|Total identified casualties||4 Find these records|
|Casualties from||First World War|
The Zeebrugge Memorial is a small stone panel set in the wall of the churchyard, and commemorates three officers and one mechanic of the Royal Navy who fell on the Mole at Zeebrugge on St George's Day 1918.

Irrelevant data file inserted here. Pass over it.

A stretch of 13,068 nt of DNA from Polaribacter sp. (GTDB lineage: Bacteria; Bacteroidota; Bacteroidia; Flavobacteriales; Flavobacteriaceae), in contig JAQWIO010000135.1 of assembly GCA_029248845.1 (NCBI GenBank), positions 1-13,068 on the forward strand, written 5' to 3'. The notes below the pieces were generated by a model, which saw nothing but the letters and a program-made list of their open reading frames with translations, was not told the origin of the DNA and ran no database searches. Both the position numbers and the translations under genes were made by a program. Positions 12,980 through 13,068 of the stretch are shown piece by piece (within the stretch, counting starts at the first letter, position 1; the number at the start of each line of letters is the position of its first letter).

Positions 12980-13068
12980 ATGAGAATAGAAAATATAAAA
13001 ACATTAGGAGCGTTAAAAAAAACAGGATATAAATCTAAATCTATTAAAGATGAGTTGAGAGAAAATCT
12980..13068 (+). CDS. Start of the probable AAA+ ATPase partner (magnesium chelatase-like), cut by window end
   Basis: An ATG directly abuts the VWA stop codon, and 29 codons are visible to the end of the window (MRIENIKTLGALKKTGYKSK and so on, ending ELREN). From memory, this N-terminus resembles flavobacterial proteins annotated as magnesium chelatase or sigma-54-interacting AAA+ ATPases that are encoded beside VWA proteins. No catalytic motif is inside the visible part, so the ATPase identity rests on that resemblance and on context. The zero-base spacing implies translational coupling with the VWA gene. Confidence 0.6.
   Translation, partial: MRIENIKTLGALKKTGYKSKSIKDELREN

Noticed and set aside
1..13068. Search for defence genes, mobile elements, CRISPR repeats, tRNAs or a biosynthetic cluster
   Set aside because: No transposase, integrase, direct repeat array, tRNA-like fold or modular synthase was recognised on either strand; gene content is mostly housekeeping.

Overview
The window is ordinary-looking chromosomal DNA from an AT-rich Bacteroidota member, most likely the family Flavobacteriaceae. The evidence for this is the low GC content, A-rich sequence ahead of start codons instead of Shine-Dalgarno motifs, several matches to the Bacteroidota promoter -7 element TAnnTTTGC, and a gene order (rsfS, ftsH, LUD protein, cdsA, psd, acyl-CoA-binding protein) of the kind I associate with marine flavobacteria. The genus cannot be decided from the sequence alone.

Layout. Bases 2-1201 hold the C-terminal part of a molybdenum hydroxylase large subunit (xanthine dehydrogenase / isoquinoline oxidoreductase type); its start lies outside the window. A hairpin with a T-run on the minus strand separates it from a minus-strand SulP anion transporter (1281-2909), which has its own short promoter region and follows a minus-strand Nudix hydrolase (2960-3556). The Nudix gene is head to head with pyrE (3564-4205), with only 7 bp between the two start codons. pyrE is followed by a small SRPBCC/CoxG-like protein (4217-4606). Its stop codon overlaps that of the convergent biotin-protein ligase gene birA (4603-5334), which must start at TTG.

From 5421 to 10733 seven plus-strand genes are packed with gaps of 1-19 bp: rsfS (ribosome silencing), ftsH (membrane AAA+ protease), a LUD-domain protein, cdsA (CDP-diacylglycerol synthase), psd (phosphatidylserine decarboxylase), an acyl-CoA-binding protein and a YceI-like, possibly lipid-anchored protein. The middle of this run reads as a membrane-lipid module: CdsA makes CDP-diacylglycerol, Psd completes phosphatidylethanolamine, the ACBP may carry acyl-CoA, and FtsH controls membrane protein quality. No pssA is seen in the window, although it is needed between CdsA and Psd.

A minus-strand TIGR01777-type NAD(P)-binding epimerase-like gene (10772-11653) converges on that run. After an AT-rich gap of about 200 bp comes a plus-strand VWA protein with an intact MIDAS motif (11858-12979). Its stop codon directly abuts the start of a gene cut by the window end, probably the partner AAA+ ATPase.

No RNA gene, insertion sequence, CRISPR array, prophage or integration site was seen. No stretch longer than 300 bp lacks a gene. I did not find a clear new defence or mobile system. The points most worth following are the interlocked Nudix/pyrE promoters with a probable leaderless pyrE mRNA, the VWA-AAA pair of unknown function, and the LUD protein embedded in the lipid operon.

The port of Zeebrugge was used by the British Expeditionary Force in October 1914, and bombed by Commonwealth and French aeroplanes thereafter. On 23 April 1918, British sailors and marines, in a collection of monitors, destroyers, motorboats, launches, old cruisers, old submarines and Mersey ferry-boats attacked the mole at Zeebrugge and attempted to block the canal leading to Bruges and to the German submarine headquarters. The ZEEBRUGGE MEMORIAL commemorates three officers and one mechanic of the Royal Navy who died on the mole at Zeebrugge and have no known grave. The memorial stands in ZEEBRUGGE CHURCHYARD where 30 Commonwealth servicemen of the First World War are buried or commemorated. 17 of the burials are unidentified but a special memorial commemorated an officer of the Royal Naval Air Service officer known to be buried among them.